WTA Finals Shenzhen: Bencic and Barty seize semis places in debut finale appearances

Halep and Pliskova will contest final spot in last round-robin match

Belinda Bencic
Belinda Bencic (Photo: Dubai Duty Free Tennis Championships)

A lot of water had already gone under the bridge by the time the last set of round-robin matches began for the eight women at the WTA Finals in Shenzhen.

In the Red Group, French Open champion Ashleigh Barty confirmed the year-end No1 ranking with an impressive opening win against Belinda Bencic in an intriguing first match between the two young stars.

The Australian Open champion Naomi Osaka beat Petra Kvitova in another thrilling three-set opener, but then was forced to withdraw from her second match with a shoulder injury. Kvitova, though, would be the first woman to go out of the competition after then losing to Bencic.

In Osaka’s place came the first alternate, Kiki Bertens, hot-foot from reaching the final at the WTA Elite Trophy in Zhuhai at the weekend.

The Dutch woman, who reached a career-high of No4 earlier this year, had not missed a week in her schedule since the US Open—seven straight tournaments that included a semi run in Beijing, the quarters in Linz and Moscow, and that semi finish in Zhuhai, all the while zigzagging across the northern hemisphere.

Despite playing more tournaments and more matches than anyone else in the top 30—Shenzhen would be her 28th event and she was about to play her 79th match—she came back from a set down and more than two hours to beat Barty and give herself the chance of becoming the first Alternate to reach the knock-out stage of the WTA Finals. But she had to win her second round-robin match to advance to do so—as did Bencic, in an all-or-nothing contest.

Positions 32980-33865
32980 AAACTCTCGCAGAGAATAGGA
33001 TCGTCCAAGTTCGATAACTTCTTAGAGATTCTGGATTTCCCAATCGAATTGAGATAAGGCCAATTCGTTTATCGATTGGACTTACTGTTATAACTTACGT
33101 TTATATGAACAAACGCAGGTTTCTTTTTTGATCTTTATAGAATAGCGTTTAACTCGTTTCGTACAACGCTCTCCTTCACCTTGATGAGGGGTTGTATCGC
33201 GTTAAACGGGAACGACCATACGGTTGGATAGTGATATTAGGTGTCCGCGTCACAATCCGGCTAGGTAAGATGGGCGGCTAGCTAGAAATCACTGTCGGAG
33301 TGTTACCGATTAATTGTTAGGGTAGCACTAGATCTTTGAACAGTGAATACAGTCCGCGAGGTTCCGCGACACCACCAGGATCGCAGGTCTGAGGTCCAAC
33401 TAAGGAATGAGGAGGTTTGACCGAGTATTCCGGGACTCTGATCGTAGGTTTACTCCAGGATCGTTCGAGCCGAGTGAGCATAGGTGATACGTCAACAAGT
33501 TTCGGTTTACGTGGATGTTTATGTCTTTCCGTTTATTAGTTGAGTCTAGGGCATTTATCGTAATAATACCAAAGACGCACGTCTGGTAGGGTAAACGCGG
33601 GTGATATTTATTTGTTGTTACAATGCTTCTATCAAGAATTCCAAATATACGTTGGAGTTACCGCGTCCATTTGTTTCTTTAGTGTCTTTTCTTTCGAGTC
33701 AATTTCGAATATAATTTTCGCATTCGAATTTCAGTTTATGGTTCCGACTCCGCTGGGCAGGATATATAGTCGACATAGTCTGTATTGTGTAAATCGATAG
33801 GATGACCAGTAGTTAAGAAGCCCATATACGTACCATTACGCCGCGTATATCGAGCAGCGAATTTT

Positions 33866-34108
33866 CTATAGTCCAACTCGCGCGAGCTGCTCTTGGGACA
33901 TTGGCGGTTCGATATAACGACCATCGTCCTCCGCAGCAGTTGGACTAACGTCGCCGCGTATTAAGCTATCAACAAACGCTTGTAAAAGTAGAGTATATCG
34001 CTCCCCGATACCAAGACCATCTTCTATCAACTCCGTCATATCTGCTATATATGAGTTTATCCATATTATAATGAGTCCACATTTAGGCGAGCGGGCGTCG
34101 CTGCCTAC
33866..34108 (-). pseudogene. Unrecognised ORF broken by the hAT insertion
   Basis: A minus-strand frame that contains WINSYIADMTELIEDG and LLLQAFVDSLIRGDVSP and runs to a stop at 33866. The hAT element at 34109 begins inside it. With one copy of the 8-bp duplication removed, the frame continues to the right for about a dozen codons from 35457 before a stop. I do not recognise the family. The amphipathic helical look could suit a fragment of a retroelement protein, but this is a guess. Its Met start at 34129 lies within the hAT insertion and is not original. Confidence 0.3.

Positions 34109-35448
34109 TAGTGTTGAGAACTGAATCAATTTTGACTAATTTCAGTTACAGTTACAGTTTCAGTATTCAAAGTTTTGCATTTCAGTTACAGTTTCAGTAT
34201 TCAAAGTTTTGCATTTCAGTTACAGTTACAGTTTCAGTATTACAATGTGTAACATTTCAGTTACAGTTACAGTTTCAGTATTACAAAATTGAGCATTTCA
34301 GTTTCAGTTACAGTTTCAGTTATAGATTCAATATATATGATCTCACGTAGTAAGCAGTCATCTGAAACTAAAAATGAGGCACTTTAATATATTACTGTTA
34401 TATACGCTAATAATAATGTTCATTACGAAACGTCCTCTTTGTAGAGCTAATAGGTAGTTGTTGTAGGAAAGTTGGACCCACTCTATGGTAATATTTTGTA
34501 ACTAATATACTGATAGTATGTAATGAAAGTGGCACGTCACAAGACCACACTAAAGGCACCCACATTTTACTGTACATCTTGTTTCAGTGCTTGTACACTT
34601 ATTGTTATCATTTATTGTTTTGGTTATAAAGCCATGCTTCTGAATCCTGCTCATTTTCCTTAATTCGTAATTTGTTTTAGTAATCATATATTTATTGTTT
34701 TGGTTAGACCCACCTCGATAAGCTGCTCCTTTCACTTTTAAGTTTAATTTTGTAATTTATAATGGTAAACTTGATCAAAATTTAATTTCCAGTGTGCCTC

It was the Purple Group, playing second, that produced the first confirmed name in the semi-finals, and that was defending champion Elina Svitolina. She beat both Barty and Karolina Pliskova in straight sets to top the group, despite being the only woman in the tournament without a title this year.

Yet she has performed well on the biggest stages: Svitolina made the semis at Wimbledon, the US Open, and Indian Wells, and the quarters at the Australian Open and Beijing.

But this group also suffered a withdrawal, after the youngest woman in the draw, 19-year-old Bianca Andreescu, was forced to retire with a knee injury against Pliskova. That she then pulled out of her third match was thus no surprise: As well as picking up a bad injury in her second match, she had also suffered from back problems through much of her gruelling three-set loss to Simona Halep.

Her last match against Svitolina, then, was effectively a dead one, though it will prove to be a big pay-day for the second Alternate, Sofia Kenin, for each match played is worth at least $120K, win or lose. Not a bad year’s work for the 20-year-old who was ranked outside the top 50 at the start of 2019.

But it is the other match, the last of the singles round-robins to be played this week, that will determine the last semi-finalist, in an all-or-nothing showdown between Halep and Pliskova.

The Romanian leads the head-to-head 7-3, though in previous indoor matches, they are all square, 1-1. And in their most recent meeting, Pliskova beat Halep 7-5, 6-1 in the Miami semi-finals.